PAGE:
|Breathe new life into a purple and gold color scheme |
by adding a touch of blue
I know chartreuse foliage is all the rage – and has been for about ten years now, but I find myself increasingly drawn to the blues. They nicely break up swathes of green yet don’t startle one quite so much as a sudden blast of lime green.
|Blue hued hostas combine with blue fescue grass. The delicate|
white flowers are from Sichuan deutzia (Deutzia setchuenensis var. corymbiflora)
which add confetti-like charm to the combination.
|Look at the way the purple vein in |
this ornamental cabbage repeats
the color of the verbena flower.
The rich barberry foliage adds depth.
| 'Lovesick blues' has a much |
softer texture than other rushes.
Photo credit; Walla Walla nursery.
It’s easy to add spiky texture with blue plants as there are several lovely blue toned grasses readily available. One of my favorites is the mounding blue oat grass (Helictotrichon sempervirens) which takes sun or part shade and is more reliable here in the Seattle area than the more commonly used blue fescue (Festuca glauca). The latter often struggles with wet winters and excessive cold, needing to be replaced every three years or so. The blue oat grass on the other hand has stronger blades, is a brighter steel blue and just keeps getting bigger and better.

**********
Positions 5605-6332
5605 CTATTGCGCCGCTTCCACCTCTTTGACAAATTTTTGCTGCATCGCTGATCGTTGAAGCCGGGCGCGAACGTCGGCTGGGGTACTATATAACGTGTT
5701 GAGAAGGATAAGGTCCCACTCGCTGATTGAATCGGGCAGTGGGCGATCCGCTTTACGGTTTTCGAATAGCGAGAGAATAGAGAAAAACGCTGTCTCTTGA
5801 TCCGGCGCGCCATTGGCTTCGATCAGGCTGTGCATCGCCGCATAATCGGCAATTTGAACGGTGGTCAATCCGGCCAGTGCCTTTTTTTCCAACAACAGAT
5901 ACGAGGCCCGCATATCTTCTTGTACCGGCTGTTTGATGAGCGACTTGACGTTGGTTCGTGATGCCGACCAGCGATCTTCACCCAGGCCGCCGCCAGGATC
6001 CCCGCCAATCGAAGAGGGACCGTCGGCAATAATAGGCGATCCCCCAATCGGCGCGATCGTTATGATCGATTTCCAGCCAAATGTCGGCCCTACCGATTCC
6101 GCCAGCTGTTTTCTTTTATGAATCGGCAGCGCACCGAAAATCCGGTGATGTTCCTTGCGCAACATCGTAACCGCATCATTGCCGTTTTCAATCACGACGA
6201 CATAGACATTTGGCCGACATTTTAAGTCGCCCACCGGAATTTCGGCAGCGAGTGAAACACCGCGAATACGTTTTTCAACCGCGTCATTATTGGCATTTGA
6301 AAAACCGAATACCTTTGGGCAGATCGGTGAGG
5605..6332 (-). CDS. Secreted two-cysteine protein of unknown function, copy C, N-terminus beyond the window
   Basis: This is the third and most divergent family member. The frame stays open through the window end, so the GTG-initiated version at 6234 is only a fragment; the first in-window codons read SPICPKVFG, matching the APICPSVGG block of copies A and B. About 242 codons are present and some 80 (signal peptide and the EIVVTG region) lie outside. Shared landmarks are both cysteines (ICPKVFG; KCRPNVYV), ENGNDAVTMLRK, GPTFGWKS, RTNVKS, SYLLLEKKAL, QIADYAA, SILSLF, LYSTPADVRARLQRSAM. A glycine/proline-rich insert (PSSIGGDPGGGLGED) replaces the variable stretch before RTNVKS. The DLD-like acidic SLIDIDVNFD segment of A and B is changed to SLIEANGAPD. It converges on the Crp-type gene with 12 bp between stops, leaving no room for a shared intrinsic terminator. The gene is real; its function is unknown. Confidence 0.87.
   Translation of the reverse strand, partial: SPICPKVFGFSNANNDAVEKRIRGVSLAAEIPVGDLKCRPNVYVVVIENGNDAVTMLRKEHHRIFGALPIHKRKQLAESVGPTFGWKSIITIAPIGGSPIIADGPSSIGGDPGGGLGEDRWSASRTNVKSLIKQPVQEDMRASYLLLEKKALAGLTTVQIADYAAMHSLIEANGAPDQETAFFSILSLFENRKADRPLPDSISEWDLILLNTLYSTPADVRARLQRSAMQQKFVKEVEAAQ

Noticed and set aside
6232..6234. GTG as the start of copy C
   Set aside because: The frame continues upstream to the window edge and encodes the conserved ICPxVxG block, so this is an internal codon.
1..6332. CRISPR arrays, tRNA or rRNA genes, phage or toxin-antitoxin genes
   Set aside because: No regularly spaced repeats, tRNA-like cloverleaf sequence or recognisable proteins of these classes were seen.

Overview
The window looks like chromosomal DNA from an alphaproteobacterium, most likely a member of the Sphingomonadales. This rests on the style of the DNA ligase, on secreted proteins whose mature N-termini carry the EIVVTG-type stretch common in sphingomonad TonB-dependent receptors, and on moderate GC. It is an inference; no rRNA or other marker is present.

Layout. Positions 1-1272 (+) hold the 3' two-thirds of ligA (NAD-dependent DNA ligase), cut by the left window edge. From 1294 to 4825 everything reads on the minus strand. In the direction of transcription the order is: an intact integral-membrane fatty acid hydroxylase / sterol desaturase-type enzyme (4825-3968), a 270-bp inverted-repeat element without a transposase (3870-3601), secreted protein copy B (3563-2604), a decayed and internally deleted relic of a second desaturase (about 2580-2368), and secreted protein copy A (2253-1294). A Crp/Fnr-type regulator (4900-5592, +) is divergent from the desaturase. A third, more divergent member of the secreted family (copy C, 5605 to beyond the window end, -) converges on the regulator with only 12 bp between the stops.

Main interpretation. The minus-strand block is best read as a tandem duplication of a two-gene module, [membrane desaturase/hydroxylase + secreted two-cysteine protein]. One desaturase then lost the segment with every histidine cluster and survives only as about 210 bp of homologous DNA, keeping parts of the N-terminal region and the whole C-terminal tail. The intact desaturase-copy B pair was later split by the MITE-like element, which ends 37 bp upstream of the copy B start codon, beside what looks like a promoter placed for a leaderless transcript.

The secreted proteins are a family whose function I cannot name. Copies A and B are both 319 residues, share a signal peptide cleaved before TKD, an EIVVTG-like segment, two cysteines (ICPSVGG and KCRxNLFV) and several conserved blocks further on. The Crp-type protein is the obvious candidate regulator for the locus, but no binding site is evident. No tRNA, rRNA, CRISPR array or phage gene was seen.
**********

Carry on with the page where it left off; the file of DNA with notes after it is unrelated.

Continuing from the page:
|This conifer 'Blue surpise' false cypress reinforces the blue, |
lilac and white color scheme
|The succulent Senecio 'Blue chalk fingers' adds color and texture|
For a great book on foliage including blue tones you won't do better than Foliage by Nancy Ondra.